Jay-Z music break for baby Blue reflects new daddy nurturer trend

Jay-Z takes a music break to "hang out" with his new baby Blue Ivy Carter. He reflects a new trend as daddy nurturer – most white collar men polled ina a new study want to spend more time at home with their new babies.

Rapper Jay-Z, who will take a music break to hang out with his new baby Blue Ivy Carter, hugged his nephew Daniel Smith as his as his wife, singer Beyonce watches the New Jersey Nets play the Miami Heat in April 2012.

We encounter our fair share of celebrity mom stories here at Modern Parenthood, so it was a nice shift this week when we heard about a celeb dad’s baby gushings.

Rapper Jay-Z, proud papa of four-month-old Blue Ivy Carter, told MTV news Monday that he will be taking a break from the recording studio to spend time with his baby daughter.

“I thought I would be more inspired with all the new feelings and everything that I’d have to write about, but it really happened the other way,” he said. “I just really want to hang out with her. I just want to enjoy those moments for a bit and I’m sure that feeling for music will come back soon.”

Hov seems to be onto a daddy trend here:

According to a recent report from Boston College’s center for Work and Family, a growing number of fathers see their role not just as breadwinner but as nurturer. 

In a survey of nearly 1,000 dads with white collar jobs at Fortune 500 companies, with nearly half earning more than $100,000 a year, Boston College researchers found that a significant majority picked “both caring for my child and earning money to meet his/her financial needs” as the best way to describe how they viewed their responsibility to their children.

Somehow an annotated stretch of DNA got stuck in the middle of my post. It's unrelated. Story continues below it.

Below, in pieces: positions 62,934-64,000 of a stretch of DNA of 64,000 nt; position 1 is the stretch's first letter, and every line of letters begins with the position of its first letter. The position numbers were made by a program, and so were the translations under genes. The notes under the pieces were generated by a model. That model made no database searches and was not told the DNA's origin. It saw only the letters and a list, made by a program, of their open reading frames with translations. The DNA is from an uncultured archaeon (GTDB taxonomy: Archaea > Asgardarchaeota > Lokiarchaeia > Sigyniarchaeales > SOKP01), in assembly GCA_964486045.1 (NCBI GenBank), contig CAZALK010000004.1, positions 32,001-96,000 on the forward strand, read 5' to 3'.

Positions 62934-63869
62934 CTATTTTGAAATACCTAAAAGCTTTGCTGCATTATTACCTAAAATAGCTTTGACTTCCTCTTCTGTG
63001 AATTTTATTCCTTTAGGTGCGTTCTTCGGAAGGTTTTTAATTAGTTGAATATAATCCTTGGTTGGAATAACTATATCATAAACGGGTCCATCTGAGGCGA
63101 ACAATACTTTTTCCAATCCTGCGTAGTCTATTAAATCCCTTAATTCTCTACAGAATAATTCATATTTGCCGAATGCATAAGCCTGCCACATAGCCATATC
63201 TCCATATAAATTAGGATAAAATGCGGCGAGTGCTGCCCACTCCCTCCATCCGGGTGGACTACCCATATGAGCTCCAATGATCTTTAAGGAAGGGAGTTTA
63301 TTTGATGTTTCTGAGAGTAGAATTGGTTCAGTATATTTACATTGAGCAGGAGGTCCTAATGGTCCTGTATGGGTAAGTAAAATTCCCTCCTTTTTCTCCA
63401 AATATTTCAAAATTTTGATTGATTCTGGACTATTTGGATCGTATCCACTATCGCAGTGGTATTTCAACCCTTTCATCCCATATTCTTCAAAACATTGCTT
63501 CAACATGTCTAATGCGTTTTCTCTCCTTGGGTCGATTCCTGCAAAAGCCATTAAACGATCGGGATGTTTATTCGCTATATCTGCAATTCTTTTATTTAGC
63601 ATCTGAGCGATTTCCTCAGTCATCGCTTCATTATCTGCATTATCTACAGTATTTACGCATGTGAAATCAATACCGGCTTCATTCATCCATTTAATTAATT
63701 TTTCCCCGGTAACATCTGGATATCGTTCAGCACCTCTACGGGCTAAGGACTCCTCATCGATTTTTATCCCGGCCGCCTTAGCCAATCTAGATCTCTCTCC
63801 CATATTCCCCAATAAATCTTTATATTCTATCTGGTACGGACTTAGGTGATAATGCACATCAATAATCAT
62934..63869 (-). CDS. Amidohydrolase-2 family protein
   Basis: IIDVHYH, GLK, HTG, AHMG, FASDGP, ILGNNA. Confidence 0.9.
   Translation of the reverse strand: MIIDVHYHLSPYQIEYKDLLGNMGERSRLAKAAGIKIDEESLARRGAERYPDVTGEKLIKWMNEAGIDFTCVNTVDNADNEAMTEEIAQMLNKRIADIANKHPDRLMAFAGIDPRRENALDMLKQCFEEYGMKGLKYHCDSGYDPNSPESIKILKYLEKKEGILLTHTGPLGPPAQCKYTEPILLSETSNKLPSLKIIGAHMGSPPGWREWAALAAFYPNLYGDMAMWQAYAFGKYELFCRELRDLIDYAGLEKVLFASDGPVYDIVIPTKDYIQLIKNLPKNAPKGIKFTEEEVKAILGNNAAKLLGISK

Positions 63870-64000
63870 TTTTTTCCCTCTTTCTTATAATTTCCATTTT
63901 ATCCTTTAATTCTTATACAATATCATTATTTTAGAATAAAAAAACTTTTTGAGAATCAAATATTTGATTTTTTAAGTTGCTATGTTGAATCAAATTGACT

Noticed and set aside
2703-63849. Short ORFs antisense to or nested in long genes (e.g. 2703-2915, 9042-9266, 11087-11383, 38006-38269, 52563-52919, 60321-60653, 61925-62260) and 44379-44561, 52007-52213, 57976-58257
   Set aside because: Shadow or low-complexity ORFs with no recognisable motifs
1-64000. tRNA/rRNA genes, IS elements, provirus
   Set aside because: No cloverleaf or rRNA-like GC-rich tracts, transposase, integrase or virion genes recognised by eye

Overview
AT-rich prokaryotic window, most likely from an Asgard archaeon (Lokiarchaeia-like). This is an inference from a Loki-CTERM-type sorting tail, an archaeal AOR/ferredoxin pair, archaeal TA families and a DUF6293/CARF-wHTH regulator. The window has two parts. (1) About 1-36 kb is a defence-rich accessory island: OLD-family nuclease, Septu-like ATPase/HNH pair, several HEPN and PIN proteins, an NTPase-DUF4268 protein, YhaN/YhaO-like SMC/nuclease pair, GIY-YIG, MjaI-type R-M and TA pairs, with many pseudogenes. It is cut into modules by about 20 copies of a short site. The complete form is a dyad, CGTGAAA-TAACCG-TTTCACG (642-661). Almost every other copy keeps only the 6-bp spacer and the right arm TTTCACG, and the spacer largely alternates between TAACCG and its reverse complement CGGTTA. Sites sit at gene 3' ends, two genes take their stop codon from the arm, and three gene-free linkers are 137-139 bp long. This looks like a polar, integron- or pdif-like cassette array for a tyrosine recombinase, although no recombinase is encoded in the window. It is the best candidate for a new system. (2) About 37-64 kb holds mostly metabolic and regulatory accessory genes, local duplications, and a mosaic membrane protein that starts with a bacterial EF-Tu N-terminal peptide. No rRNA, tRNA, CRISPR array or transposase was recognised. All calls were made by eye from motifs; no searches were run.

Most fathers in this survey, however, didn’t take all that much time off when their children were born. Only one in 20 dads took more than two weeks off after their most recent child was born, and only one in 100 took more than four weeks off.  Sixteen percent did not take any paternity leave at all.

At the same time, researchers found that more than 75 percent of these dads would have liked to spend more time with their babies.

“Collectively, these findings highlight a noteworthy gap between what fathers desire, and what they seem able to do to adjust their work lives after their children are born, both in an immediate sense (e.g., through taking leave) and an ongoing sense (e.g., through using flexible work arrangements.)”

Jay-Z and wife Beyonce Knowles certainly have a lot more job flexibility than most new parents. (Forbes magazine ranked the pair as the country’s second richest celebrity couple, earning an estimated $72 million between May 2010 and May 2011.) And we’re quite sure that as Blue Ivy’s mom and dad go back to work – Jay-Z has announced that he will headline and curate a Philadelphia music festival; Beyonce is scheduled to perform three concerts in Atlantic City over Memorial Day weekend – childcare will not be an issue.

Still, we’re all for Jay-Z being part of this daddy trend, as well: The Boston College survey found that 82 percent of fathers agreed that family life made them feel happy and helped them be a better worker.

This was, perhaps, what was going on when  hit the recording studio days after Blue Ivy’s birth to record his song “Glory.”

“Most amazing feeling I feel, words can’t describe the feeling for real.
Baby I paint the sky blue, my greatest creation was you, you.”

Will we soon hear lyrics about changing diapers? We doubt it.

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